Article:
- "You'll need milk of the poppy."
Milk of the poppy is a medical drink, used as both a painkiller and an anesthetic. Higher doses will induce unconsciousness, so patients can undergo surgery. It is commonly used throughout the Seven Kingdoms for those who have suffered severe injuries. Maesters make it from crushed poppy flowers and it has a white color, hence "milk of the poppy".
Milk of the poppy seems to have some sort of strong undesired side effects, probably some form of withdrawal, as some characters have preferred to go through strong pain instead of consuming it. Jaime Lannister refuses to take milk of the poppy when Qyburn was operating on the infected stump of his sword-hand, despite being warned that removing the rotting flesh would cause a massive amount of pain.
When King Robert Baratheon is mortally wounded after being gored by a boar while hunting, he asks to be given something to ease the pain before he dies. Eddard Stark then orders Grand Maester Pycelle to give him milk of the Poppy.
Eddard Stark is given milk of the poppy after a Lannister guardsman drives a spear through his leg. His daughter Sansa Stark later attempts to use this as an excuse for why he would openly denounce Joffrey Baratheon's legitimacy in court, saying that he had become feverish and the medicine he was taking had affected his behavior.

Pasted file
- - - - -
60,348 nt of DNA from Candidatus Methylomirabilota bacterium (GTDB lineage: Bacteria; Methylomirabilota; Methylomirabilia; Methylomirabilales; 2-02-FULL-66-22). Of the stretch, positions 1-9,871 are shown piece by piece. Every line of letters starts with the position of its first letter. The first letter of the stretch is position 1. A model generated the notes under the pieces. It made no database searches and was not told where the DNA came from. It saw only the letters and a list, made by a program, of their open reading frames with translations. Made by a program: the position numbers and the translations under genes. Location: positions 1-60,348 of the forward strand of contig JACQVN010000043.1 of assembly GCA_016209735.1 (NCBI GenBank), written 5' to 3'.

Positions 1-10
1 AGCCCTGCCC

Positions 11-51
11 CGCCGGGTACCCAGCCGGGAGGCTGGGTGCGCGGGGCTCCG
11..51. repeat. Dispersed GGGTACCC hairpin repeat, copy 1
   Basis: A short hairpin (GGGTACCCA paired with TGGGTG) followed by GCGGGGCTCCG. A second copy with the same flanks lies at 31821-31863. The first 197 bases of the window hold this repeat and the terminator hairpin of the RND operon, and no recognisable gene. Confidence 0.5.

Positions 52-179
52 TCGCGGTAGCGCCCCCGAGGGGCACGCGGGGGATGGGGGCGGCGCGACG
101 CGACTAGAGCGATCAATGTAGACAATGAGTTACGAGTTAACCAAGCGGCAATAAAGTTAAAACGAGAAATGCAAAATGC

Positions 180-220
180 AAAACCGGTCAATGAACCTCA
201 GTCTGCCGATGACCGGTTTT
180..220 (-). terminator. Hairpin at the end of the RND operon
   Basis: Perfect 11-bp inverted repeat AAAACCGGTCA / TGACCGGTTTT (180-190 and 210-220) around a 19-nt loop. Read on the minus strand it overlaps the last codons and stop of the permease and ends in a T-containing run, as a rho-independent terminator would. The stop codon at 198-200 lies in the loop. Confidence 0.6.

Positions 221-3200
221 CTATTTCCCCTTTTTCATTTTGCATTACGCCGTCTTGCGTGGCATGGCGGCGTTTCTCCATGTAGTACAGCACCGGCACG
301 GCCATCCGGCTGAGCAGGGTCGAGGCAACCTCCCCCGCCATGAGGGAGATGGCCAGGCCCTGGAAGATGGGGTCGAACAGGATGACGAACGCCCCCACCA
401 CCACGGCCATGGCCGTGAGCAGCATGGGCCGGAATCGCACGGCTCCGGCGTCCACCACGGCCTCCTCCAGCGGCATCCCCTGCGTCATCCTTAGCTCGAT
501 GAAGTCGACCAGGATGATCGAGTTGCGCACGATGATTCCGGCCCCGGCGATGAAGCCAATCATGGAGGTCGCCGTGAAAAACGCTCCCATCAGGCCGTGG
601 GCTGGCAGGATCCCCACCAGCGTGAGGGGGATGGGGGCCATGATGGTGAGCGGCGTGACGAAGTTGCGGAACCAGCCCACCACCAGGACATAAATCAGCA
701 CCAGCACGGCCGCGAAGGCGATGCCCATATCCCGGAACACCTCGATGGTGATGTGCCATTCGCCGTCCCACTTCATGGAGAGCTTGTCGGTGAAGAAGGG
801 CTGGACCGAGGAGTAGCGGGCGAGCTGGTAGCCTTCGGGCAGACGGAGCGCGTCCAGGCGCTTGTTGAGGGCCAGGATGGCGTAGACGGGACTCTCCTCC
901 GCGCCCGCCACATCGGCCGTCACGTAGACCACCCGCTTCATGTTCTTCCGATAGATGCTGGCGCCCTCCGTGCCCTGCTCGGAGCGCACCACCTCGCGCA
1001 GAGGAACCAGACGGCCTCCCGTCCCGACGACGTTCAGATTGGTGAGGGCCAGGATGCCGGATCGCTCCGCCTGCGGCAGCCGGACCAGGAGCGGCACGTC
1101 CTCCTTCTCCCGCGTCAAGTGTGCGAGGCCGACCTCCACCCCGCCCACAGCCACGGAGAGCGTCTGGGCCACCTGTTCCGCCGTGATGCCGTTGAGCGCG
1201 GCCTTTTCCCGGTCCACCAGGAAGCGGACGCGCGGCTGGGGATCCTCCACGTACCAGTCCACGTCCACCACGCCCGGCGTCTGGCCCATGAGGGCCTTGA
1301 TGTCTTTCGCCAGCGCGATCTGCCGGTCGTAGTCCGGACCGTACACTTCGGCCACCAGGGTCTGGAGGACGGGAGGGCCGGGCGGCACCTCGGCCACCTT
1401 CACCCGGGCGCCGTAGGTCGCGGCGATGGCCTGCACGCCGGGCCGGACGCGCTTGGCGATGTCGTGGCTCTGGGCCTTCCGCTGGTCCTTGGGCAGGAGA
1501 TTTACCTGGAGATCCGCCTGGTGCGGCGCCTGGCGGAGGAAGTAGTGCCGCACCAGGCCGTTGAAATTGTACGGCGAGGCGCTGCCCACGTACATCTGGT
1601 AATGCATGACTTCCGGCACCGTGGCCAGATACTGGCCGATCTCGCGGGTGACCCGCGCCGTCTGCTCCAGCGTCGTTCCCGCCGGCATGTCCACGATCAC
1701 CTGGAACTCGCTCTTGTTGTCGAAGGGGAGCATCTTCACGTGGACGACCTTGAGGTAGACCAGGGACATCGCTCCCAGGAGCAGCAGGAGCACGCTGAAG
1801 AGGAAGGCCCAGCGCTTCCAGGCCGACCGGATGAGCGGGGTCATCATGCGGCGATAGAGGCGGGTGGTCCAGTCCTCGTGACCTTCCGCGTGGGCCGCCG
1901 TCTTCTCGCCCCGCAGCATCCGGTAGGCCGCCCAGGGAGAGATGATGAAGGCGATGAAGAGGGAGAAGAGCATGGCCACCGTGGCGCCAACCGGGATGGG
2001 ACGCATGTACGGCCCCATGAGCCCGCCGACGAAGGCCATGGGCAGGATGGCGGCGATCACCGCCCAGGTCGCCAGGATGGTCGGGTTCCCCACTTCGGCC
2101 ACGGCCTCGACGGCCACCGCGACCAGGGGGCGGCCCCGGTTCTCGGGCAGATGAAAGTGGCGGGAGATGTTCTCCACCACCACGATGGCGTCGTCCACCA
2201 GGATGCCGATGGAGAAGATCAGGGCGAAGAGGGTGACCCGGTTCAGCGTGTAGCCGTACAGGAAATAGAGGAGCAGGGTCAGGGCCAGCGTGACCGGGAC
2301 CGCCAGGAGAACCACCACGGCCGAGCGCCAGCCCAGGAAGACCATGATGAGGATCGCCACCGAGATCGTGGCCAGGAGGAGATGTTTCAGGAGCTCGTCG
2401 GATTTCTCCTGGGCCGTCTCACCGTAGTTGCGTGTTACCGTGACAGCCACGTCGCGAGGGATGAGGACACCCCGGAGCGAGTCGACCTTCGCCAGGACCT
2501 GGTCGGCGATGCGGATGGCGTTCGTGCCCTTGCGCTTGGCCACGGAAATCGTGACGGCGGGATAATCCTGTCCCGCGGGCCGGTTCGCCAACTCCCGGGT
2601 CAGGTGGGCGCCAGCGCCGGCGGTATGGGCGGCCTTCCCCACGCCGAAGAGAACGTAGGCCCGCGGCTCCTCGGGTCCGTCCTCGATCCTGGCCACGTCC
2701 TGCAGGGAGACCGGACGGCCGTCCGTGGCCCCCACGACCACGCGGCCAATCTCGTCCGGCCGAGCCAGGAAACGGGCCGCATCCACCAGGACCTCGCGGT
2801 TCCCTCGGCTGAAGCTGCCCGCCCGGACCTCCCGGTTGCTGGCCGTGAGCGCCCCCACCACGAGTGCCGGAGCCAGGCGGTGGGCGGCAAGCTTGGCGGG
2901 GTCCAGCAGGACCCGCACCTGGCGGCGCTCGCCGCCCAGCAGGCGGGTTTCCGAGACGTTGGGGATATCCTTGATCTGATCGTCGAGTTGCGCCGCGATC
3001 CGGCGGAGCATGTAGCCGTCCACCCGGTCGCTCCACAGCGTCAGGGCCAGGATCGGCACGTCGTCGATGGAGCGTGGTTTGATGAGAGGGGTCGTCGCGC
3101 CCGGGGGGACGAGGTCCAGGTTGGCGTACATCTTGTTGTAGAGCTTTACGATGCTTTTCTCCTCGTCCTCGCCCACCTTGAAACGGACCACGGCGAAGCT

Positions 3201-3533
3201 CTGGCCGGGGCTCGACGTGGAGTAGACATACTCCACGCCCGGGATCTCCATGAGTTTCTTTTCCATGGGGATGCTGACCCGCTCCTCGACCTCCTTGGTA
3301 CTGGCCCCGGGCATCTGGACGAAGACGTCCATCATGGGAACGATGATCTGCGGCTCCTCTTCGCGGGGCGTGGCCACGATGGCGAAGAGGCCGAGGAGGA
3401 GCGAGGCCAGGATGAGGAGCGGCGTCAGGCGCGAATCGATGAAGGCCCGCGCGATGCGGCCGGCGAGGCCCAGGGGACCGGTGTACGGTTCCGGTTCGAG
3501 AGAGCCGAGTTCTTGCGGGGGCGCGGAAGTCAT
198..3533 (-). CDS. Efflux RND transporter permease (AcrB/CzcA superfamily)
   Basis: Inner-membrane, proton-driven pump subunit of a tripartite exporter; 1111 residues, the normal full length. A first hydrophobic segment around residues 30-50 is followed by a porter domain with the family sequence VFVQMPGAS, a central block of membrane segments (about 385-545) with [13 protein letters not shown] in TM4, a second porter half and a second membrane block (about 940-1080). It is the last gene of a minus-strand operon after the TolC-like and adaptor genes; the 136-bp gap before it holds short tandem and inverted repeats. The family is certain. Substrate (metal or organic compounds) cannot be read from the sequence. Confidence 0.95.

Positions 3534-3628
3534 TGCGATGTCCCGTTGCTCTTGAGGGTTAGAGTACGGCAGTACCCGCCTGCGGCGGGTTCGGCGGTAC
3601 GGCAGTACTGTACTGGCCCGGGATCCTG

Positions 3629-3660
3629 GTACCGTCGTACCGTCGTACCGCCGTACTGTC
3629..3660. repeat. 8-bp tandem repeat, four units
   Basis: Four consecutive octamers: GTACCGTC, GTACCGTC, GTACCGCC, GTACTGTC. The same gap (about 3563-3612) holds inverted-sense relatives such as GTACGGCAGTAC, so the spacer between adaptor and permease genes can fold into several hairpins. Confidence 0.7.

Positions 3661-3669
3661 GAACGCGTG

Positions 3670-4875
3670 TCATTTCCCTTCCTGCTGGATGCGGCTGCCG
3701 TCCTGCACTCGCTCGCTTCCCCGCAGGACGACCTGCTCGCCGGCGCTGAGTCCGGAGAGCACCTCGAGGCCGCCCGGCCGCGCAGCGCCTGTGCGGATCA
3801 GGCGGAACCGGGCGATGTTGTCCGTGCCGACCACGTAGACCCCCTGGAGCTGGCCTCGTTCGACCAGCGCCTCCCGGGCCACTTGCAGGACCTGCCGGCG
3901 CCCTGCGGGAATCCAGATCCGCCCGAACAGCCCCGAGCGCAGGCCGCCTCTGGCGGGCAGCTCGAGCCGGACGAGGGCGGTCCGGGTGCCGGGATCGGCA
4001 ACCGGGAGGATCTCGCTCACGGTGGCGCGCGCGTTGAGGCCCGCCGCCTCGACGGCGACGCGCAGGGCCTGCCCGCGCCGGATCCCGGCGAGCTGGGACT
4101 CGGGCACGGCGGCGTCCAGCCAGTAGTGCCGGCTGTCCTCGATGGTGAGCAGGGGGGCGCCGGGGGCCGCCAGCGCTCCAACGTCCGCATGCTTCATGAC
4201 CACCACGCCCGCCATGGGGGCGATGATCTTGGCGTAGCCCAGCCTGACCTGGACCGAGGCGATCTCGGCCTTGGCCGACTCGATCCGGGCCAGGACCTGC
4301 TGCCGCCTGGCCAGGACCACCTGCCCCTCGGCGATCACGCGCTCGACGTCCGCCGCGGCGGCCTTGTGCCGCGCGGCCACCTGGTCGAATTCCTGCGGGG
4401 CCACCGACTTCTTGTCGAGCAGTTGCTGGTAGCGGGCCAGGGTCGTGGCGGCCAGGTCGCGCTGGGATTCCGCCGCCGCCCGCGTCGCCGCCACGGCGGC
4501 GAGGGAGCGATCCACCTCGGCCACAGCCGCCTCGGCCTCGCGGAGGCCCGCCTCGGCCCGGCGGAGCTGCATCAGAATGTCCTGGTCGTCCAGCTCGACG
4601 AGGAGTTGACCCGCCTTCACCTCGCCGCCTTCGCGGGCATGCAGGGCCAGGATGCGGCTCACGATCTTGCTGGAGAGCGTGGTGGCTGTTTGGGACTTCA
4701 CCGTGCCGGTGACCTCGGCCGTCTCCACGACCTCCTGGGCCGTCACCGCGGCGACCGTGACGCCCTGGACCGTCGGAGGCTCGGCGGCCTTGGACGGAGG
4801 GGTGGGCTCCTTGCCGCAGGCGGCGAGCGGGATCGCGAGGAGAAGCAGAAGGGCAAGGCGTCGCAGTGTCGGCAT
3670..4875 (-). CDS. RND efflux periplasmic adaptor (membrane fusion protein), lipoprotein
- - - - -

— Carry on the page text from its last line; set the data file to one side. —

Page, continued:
Talisa Maegyr comes to King Robb Stark's tent to warn him that her stockpiles of medical supplies for his army's wounded, including milk of the poppy, are running low. They decide to capture the castle known as the Crag to the west, so they can acquire their stockpiles of milk of the poppy.
After Maester Luwin is dying from a spear wound under the Godswood, Osha offers to bring him milk of the poppy, if he would tell her where he stores it. He declines the offer, revealing that his wounds are mortal, and asks instead that she give him the mercy of a quick death.
In the books
Milk of the poppy is essentially the Westeros version of morphine. Indeed, maesters make it from crushed poppy flowers, and morphine and other opiate-based drugs are made from poppy plants. The books' descriptions strongly suggest that the "poppy" is intended to be the real-world opium poppy (Papaver somniferum).
Milk of the poppy may result in some residual grogginess or withdrawal-like symptoms, which some characters would rather avoid by simply enduring the pain. Jaime rejects Qyburn's offer of milk of the poppy when he is operating on the stump of his sword-hand. Then again, in the books this chapter is narrated from Jaime's POV, which explicitly says that the main reason he refused to take milk of the poppy is actually because he feared that if he allowed himself to be rendered unconscious for the surgery, Qyburn might break his word and cut off the rest of his right arm anyway.